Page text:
Seeing How Bits Of Cultural Diversity Works On Ski Slopes

Cultural Diversity Works On Ski Slopes

For the longest time, the ski slopes up here in Canada have been a pretty non-diverse environment.  The population of skiers  have always been as white as the snow on the ski slopes themselves and I didn’t really have an issue with that.  In fact, when I’m skiing, I totally forget about the fact that I just might be the only Asian on the ski slopes and probably the only ski instructor for sure that’s not white.

The vast majority of my ethnic friends and relatives around my age group wouldn’t go near a ski slope if you paid them.  Winter sports just are not the thing for them and this kind of continued even down to my younger brother’s age group.

The school groups here in Ontario all have ski trips where at least more students in the grade schools get a chance to try out skiing and snowboarding.  I taught many ethnic students during these school trips when I was on staff at a local ski resort that caters to a lot of schools.  It was interesting to see how bits of  cultural diversity works now on the slopes as black, Asian, Indian, Arab, kids try out skiing.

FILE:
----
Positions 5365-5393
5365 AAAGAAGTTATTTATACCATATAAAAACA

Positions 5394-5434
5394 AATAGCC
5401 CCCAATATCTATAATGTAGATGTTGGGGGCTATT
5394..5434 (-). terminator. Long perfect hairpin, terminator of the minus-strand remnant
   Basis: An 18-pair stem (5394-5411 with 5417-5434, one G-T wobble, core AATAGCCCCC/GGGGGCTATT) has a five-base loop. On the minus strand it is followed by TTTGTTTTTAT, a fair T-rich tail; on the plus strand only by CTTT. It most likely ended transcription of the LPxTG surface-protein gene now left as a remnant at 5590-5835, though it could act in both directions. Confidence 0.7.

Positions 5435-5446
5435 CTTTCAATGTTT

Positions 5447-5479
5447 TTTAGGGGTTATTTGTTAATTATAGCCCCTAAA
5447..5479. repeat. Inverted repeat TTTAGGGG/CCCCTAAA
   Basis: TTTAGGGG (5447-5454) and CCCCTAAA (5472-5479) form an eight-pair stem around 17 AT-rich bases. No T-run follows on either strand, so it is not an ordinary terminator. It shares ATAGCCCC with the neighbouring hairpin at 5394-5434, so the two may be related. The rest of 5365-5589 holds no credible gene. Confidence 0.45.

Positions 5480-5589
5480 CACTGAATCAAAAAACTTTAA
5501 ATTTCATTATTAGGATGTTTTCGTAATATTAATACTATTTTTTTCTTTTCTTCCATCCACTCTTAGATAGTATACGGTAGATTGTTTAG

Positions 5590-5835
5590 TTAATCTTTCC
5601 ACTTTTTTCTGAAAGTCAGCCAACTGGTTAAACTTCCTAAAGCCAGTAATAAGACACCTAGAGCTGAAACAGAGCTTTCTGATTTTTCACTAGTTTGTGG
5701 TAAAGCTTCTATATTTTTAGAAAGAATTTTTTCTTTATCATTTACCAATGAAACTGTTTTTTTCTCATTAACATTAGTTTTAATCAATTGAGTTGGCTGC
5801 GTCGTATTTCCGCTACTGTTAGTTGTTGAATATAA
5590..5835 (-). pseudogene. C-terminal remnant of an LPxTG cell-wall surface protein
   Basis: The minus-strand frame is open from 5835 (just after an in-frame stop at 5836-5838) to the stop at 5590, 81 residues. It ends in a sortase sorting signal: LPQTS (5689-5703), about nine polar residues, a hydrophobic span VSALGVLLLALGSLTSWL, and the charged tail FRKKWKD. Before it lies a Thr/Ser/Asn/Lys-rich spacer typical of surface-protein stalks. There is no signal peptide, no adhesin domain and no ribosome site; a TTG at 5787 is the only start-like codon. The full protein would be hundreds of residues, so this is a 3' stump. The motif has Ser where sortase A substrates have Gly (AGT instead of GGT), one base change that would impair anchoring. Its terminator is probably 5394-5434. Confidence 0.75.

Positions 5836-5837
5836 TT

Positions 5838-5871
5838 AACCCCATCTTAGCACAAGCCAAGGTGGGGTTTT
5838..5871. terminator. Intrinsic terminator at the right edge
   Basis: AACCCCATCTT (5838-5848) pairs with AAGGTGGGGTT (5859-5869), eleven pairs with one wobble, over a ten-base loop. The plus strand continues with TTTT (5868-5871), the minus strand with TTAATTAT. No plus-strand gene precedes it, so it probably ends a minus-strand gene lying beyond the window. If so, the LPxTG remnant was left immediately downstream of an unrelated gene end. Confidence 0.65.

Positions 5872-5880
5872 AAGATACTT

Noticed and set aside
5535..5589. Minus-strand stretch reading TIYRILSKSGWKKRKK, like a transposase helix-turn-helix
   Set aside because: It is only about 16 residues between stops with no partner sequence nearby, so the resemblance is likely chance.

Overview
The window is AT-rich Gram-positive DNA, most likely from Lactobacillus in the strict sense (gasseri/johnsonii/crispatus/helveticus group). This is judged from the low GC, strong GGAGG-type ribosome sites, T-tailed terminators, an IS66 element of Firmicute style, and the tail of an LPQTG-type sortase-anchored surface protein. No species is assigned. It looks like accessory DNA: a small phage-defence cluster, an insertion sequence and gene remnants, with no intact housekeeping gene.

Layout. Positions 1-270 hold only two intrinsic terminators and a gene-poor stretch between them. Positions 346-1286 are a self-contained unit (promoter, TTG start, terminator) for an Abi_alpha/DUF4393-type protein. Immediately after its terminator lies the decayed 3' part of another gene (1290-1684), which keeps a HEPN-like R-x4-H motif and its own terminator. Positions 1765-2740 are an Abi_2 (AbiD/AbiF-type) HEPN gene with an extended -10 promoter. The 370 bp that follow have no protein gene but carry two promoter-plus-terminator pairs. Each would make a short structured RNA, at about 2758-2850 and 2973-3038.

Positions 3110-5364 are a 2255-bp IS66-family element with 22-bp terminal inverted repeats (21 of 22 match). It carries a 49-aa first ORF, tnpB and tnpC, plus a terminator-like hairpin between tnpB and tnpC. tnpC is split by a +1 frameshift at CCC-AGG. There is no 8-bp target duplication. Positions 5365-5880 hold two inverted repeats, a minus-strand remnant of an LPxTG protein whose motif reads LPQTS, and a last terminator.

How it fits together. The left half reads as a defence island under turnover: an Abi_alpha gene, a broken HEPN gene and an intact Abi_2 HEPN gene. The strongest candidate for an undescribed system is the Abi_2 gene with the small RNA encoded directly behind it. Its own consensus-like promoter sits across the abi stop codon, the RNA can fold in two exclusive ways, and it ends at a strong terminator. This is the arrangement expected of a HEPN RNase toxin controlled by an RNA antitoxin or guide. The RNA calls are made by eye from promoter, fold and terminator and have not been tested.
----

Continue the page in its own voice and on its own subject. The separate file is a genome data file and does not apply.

Of course I knew that getting them to continue the sport would be something different altogether since skiing and snowboarding are not inexpensive sports to pursue.  Many of their families probably wouldn’t have the financial means to let their kids continue even if they ended up liking the sport.

Then there’s the ethnic (and non-ethnic) impression that skiing and snowboarding are dangerous sports.  Sure there are accidents but from a statistical point of view, many more people die in car accidents than on skis.  The Natasha Richardson incident certainly didn’t help the image of skiing.

The fact is if skiers and snowboarders learn continuously under the watchful eyes of certified instructors, and I mean continuously, not just 1-2 lessons, then the chances of bad accidents are minimalized.  Plus the fact that the majority of skiers and snowboarders out there today do wear helmets, should do wonders in increasing the safetly levels.

This winter, I’m seeing more young (teens and college age) people of ethnic culture, especially young Asians, on the ski slopes.  I’m starting to see groups of Asian snowboarders and interestingly enough, not only males but females.  In fact, the other day at the same local ski place I use to teach school students at, in front of me in the chairlift line were four young East Indians.  They were all snowboarders and what was surprising to me was that three of them were girls.

This is a good sign since ethnic girls especially, have not been very adventurous in sports and this might be cultural.  But to see both Asian and East Indian girls out there snowboarding or skiing is a positive sign for both cultural diversity and the winter sports industry itself.  Diversity works on the ski slopes.

Air cultural diversity
Creative Commons License photo credit: nic_r

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